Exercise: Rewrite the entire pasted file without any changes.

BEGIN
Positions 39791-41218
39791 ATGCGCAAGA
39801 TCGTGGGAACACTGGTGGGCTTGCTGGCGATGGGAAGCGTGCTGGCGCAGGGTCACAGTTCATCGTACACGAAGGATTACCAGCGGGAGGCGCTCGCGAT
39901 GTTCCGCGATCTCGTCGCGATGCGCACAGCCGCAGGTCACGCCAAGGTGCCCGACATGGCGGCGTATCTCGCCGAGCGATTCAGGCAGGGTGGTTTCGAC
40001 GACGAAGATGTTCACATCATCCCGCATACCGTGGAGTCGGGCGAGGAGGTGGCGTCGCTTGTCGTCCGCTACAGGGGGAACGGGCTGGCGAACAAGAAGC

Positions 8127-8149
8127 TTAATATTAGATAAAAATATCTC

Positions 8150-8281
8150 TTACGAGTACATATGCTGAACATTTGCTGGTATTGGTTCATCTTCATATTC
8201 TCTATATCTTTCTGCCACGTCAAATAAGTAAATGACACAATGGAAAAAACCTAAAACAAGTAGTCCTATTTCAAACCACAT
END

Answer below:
Positions 39791-41218
39791 ATGCGCAAGA
39801 TCGTGGGAACACTGGTGGGCTTGCTGGCGATGGGAAGCGTGCTGGCGCAGGGTCACAGTTCATCGTACACGAAGGATTACCAGCGGGAGGCGCTCGCGAT
39901 GTTCCGCGATCTCGTCGCGATGCGCACAGCCGCAGGTCACGCCAAGGTGCCCGACATGGCGGCGTATCTCGCCGAGCGATTCAGGCAGGGTGGTTTCGAC
40001 GACGAAGATGTTCACATCATCCCGCATACCGTGGAGTCGGGCGAGGAGGTGGCGTCGCTTGTCGTCCGCTACAGGGGGAACGGGCTGGCGAACAAGAAGC

Positions 8127-8149
8127 TTAATATTAGATAAAAATATCTC

Positions 8150-8281
8150 TTACGAGTACATATGCTGAACATTTGCTGGTATTGGTTCATCTTCATATTC
8201 TCTATATCTTTCTGCCACGTCAAATAAGTAAATGACACAATGGAAAAAACCTAAAACAAGTAGTCCTATTTCAAACCACAT